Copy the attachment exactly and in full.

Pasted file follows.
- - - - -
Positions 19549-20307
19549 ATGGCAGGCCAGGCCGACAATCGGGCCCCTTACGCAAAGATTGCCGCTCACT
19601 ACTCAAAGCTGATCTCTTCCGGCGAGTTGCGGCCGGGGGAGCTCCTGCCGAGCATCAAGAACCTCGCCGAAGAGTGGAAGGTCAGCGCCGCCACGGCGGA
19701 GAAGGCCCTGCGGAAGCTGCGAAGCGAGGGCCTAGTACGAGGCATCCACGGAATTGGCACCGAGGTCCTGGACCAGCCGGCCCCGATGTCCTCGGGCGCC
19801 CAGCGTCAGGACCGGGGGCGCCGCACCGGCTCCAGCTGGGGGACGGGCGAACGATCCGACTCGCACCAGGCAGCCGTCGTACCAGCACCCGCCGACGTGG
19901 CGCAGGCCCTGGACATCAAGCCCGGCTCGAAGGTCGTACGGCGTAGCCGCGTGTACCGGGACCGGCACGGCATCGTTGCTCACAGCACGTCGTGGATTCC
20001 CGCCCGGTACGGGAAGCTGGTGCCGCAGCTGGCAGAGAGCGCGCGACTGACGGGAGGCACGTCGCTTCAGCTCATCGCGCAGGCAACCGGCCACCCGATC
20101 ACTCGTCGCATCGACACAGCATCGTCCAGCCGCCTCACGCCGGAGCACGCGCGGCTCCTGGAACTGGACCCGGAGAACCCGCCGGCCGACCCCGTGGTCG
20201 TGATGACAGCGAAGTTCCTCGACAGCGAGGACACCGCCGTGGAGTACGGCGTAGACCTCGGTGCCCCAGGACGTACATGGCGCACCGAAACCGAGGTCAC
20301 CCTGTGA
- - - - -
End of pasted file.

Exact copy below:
Positions 19549-20307
19549 ATGGCAGGCCAGGCCGACAATCGGGCCCCTTACGCAAAGATTGCCGCTCACT
19601 ACTCAAAGCTGATCTCTTCCGGCGAGTTGCGGCCGGGGGAGCTCCTGCCGAGCATCAAGAACCTCGCCGAAGAGTGGAAGGTCAGCGCCGCCACGGCGGA
19701 GAAGGCCCTGCGGAAGCTGCGAAGCGAGGGCCTAGTACGAGGCATCCACGGAATTGGCACCGAGGTCCTGGACCAGCCGGCCCCGATGTCCTCGGGCGCC
19801 CAGCGTCAGGACCGGGGGCGCCGCACCGGCTCCAGCTGGGGGACGGGCGAACGATCCGACTCGCACCAGGCAGCCGTCGTACCAGCACCCGCCGACGTGG
19901 CGCAGGCCCTGGACATCAAGCCCGGCTCGAAGGTCGTACGGCGTAGCCGCGTGTACCGGGACCGGCACGGCATCGTTGCTCACAGCACGTCGTGGATTCC
20001 CGCCCGGTACGGGAAGCTGGTGCCGCAGCTGGCAGAGAGCGCGCGACTGACGGGAGGCACGTCGCTTCAGCTCATCGCGCAGGCAACCGGCCACCCGATC
20101 ACTCGTCGCATCGACACAGCATCGTCCAGCCGCCTCACGCCGGAGCACGCGCGGCTCCTGGAACTGGACCCGGAGAACCCGCCGGCCGACCCCGTGGTCG
20201 TGATGACAGCGAAGTTCCTCGACAGCGAGGACACCGCCGTGGAGTACGGCGTAGACCTCGGTGCCCCAGGACGTACATGGCGCACCGAAACCGAGGTCAC
20301 CCTGTGA